Thursday, December 26, 2013

How Communitarian Culture Changes the World: the example of Co-Housing

In Norway we have the largest immigration numbers of Europe, so industry and the state tell we need to build thousands of new dwellings. At the same time we have the largest per person square metres of dwelling space in the world. The answer is therefore not more houses, but co-housing.

Excerpted from Allen Butcher:

“Developing a process for creating intentional community, whether from no pre-existing organization or by transforming an existing religious or any social organization, is the process called in this writing, “intentioneering.” People simply come up with ideas on how they would like to live, often based upon existing successful communitarian movements, then make agreements on processes that support and perpetuate their desired lifestyle.

In community, people essentially remove their consent to participate in the dominant culture and deliberately place their consent upon a set of cultural agreements by which they desire to live, thereby creating a parallel culture to that of the dominant culture. If that process results in a group of people living in close proximity, an intentional community is created, which then goes through its own developmental process. The model of community developed may eventually fail to sustain itself and dissolve back into the dominant culture, or may prove long-lasting in its one location, or it may inspire an entirely new communitarian movement in many locations. For an example of the latter, consider the cohousing community movement begun in Denmark and now spreading around the world.

Cohousing community today is the best example of a successful cultural innovation developed through the intentional communities movement. In fact, the term “cohousing” is becoming so popular that it is being loosely used in place of the term “intentional community,” like an eponym similar to “Xerox copy” in place of “photocopy,” and “Kleenex” in place of “tissue.”

As cohousing community utilizes the gifting of member’s personal time and talents to their community for food service, child and eldercare, health services, gardening, maintenance, recreation, and other activities formerly done through the monetary system, the practice of mutual aid in cohousing community provides one of the best examples of how intentional communities address the anguish of our age, through enabling and encouraging people to understand and to live as though we are not alone in our struggles for survival, rather that we are all in this together.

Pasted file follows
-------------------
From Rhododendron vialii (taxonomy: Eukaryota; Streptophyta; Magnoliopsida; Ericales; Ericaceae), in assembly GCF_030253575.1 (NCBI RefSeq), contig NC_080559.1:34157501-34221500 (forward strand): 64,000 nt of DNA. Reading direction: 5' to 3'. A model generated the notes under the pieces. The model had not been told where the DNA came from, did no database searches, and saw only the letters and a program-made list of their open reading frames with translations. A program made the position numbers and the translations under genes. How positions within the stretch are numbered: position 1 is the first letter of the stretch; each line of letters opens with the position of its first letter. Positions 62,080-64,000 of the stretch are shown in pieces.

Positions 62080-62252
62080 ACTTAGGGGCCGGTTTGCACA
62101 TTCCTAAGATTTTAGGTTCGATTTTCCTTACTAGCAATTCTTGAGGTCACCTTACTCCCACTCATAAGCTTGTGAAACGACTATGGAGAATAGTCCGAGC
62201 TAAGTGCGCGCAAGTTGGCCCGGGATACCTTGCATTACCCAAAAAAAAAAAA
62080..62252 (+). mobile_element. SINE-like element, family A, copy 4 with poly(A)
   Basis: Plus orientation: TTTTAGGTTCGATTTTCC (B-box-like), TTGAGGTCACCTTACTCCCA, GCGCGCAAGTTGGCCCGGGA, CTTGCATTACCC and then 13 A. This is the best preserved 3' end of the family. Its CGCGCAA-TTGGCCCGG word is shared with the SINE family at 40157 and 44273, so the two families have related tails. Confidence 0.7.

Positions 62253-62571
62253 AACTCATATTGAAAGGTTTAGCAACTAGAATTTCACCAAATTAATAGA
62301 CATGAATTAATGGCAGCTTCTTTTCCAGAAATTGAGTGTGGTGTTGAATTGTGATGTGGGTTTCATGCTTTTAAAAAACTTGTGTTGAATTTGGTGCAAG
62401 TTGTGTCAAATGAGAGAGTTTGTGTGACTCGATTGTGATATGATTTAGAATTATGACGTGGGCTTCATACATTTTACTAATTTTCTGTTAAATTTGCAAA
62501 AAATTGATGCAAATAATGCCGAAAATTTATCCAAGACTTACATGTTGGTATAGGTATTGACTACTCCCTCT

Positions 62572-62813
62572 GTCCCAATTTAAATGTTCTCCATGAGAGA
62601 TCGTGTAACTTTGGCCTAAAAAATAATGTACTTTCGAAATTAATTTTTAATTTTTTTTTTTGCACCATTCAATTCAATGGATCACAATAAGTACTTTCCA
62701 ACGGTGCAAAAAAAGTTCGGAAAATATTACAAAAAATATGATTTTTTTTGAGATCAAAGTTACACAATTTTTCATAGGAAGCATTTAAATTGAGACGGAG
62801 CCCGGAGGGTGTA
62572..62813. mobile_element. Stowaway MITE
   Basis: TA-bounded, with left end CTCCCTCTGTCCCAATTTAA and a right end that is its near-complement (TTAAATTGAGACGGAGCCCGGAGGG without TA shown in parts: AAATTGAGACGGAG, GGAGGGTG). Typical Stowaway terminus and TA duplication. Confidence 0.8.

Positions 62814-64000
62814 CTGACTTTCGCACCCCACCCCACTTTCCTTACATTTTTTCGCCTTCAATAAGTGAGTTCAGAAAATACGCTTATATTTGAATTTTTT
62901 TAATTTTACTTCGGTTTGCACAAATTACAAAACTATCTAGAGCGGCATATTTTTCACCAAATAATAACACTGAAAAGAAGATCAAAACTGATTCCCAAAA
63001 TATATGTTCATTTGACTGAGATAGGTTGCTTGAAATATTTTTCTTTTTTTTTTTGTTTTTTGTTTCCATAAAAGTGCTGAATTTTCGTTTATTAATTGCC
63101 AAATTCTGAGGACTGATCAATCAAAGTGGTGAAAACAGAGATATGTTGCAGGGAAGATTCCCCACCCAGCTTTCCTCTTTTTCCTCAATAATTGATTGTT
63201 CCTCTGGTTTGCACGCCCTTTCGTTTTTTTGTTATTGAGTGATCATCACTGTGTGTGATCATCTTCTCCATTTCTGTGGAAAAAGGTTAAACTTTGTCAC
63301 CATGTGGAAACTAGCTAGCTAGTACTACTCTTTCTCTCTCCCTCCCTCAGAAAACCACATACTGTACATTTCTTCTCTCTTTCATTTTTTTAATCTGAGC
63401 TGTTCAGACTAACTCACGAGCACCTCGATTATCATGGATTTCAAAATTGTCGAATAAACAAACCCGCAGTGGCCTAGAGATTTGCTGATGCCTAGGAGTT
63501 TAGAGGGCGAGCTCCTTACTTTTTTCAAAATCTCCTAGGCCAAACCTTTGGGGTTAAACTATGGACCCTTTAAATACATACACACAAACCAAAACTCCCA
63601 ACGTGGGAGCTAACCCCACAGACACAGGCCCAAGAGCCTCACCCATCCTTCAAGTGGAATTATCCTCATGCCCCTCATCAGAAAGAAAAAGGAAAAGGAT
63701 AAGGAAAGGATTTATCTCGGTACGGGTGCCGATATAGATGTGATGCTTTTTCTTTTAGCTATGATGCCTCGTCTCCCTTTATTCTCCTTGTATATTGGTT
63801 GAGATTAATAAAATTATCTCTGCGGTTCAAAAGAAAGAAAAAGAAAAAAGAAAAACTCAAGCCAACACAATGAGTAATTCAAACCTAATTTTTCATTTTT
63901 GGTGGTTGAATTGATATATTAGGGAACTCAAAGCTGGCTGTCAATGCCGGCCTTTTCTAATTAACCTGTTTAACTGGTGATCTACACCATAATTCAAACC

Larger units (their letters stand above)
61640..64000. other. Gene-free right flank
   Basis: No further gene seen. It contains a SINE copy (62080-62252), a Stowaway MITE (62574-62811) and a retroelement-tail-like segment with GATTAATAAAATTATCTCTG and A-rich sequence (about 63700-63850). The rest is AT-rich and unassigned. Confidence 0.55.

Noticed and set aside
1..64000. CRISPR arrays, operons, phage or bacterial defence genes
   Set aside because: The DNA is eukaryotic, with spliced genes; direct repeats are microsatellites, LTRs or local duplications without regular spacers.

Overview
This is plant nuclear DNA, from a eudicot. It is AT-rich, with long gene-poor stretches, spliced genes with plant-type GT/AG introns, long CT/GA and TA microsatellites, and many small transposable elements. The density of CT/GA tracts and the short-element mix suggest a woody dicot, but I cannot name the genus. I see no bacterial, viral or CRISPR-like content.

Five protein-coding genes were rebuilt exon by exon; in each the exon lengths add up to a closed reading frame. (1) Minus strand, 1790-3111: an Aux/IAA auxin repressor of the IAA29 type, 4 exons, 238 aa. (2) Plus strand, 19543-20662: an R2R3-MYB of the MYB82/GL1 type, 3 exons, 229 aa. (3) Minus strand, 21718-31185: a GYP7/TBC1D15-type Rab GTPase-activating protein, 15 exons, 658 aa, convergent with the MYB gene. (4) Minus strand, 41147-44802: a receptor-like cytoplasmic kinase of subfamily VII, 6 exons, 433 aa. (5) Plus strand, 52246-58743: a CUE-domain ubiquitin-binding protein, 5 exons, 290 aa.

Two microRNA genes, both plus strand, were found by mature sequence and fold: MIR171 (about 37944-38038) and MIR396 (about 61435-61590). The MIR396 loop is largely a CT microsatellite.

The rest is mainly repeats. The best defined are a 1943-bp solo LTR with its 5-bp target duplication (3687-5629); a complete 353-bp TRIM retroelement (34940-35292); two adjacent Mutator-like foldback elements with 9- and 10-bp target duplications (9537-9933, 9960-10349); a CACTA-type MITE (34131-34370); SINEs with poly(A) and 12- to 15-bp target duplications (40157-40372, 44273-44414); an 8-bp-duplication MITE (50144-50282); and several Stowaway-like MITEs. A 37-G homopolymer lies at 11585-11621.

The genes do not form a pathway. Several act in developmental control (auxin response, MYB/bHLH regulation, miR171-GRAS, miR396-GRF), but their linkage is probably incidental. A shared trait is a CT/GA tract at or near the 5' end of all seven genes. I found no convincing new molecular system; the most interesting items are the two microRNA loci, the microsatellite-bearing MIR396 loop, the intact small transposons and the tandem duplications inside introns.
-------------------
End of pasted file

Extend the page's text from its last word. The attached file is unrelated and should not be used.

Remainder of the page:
It is in community that people create the culture of their choice, and thereby change the world.”

Allen Butcher continues with other examples:

“There are a number of factors which make intentional communities fertile environments for innovations of all kinds, from interpersonal and group relationship patterns to technological inventions.

The list of utilitarian inventions in community begins with Dolores Hayden’s identification of three strengths of the collective, which typically include,

… a high level of education, group support for unusual ideas, and rotation of jobs to encourage recognition of analogous design problems. (Hayden 1976, p. 197)

Hayden provides the following list of inventions in intentional community (in many cases other inventors originated similar ideas):

• circular saw – Tabitha Babbit, a Shaker at Watervliet, Ohio (who recognized that putting teeth on a spinning wheel used to make yarn would cut wood)

• removable window sashes for easy cleaning, round ovens for even cooking, conical stoves for heating irons – Shakers

• rotary web press and stereotyping devices – Josiah Warren, Modern Times, Long Island, NY

• repeating rifle – Jonathan Browning, Mormon

• animal traps – Sewell Newhouse, Oneida Community (became a community business which evolved into the manufacture of Oneida silverware)

• lazy susan (tables fitted with a spinable surface so that food may be turned rather than passed) – Oneida Community

• institutional potato peeler, washing machine and mop wringer – Oneida Community (devised by carpenters who, due to the community policy of job rotation to areas in which they would not otherwise work, applied their skills to finding ways to make that work efficient and enjoyable) (Hayden 1976, pp. 24-5, 198)

The Shakers in particular were very inventive, among their innovations being a machine for cutting metal nails, a lathe, flat broom, clothes pin, brimstone match, and a water turbine propeller (or screw propeller). The Shaker round barns are very distinctive, they developed and produced many medicinal herb remedies, and their utilitarian furniture designs have become valuable Shaker antiques. The best source on Shaker innovations is E. D. Andrews’ books, The People Called Shakers and The Community Industries of the Shakers. (Oved, p. 52; see also Berry, p. 38)

The Kibbutz movement in Israel invented drip irrigation for dry-land agriculture, and presumably originated many other inventions in their plastic factories. Members of East Wind Community in Missouri invented a sandal made from polypropelene twisted-fiber rope called the “Utopian Sandal,” and the community freely offers it as a handcraft or cottage business to anyone interested, with each producer originating their own product name. Undoubtedly, there are many other enduring inventions made in community for which documentation may yet become available.”

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